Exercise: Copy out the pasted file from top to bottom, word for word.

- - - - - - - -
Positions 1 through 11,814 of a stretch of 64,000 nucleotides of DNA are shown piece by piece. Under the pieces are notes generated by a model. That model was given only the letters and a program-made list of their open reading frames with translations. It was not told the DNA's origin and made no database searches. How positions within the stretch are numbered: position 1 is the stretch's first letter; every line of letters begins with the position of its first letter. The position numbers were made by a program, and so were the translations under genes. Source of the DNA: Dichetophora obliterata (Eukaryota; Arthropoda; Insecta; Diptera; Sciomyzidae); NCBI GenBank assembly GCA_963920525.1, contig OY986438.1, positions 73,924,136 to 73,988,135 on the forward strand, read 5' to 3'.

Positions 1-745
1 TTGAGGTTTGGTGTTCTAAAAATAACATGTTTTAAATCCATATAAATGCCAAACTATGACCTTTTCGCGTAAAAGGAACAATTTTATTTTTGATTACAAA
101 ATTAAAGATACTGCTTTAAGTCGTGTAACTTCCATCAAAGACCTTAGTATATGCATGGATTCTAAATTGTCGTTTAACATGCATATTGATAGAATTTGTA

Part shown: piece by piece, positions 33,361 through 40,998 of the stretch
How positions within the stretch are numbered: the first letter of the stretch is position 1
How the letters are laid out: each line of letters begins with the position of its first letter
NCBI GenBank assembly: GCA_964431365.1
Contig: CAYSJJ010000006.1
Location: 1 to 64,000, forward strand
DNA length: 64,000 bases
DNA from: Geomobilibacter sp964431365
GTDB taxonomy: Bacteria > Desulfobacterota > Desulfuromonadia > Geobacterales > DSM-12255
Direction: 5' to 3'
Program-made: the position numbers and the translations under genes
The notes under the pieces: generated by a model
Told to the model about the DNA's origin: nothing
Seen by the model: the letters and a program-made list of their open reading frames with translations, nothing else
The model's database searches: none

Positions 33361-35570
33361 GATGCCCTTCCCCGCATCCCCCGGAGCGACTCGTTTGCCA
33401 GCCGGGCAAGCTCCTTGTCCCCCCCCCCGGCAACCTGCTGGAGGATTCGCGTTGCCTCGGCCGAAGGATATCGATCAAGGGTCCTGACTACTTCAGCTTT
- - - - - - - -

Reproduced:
Positions 1 through 11,814 of a stretch of 64,000 nucleotides of DNA are shown piece by piece. Under the pieces are notes generated by a model. That model was given only the letters and a program-made list of their open reading frames with translations. It was not told the DNA's origin and made no database searches. How positions within the stretch are numbered: position 1 is the stretch's first letter; every line of letters begins with the position of its first letter. The position numbers were made by a program, and so were the translations under genes. Source of the DNA: Dichetophora obliterata (Eukaryota; Arthropoda; Insecta; Diptera; Sciomyzidae); NCBI GenBank assembly GCA_963920525.1, contig OY986438.1, positions 73,924,136 to 73,988,135 on the forward strand, read 5' to 3'.

Positions 1-745
1 TTGAGGTTTGGTGTTCTAAAAATAACATGTTTTAAATCCATATAAATGCCAAACTATGACCTTTTCGCGTAAAAGGAACAATTTTATTTTTGATTACAAA
101 ATTAAAGATACTGCTTTAAGTCGTGTAACTTCCATCAAAGACCTTAGTATATGCATGGATTCTAAATTGTCGTTTAACATGCATATTGATAGAATTTGTA

Part shown: piece by piece, positions 33,361 through 40,998 of the stretch
How positions within the stretch are numbered: the first letter of the stretch is position 1
How the letters are laid out: each line of letters begins with the position of its first letter
NCBI GenBank assembly: GCA_964431365.1
Contig: CAYSJJ010000006.1
Location: 1 to 64,000, forward strand
DNA length: 64,000 bases
DNA from: Geomobilibacter sp964431365
GTDB taxonomy: Bacteria > Desulfobacterota > Desulfuromonadia > Geobacterales > DSM-12255
Direction: 5' to 3'
Program-made: the position numbers and the translations under genes
The notes under the pieces: generated by a model
Told to the model about the DNA's origin: nothing
Seen by the model: the letters and a program-made list of their open reading frames with translations, nothing else
The model's database searches: none

Positions 33361-35570
33361 GATGCCCTTCCCCGCATCCCCCGGAGCGACTCGTTTGCCA
33401 GCCGGGCAAGCTCCTTGTCCCCCCCCCCGGCAACCTGCTGGAGGATTCGCGTTGCCTCGGCCGAAGGATATCGATCAAGGGTCCTGACTACTTCAGCTTT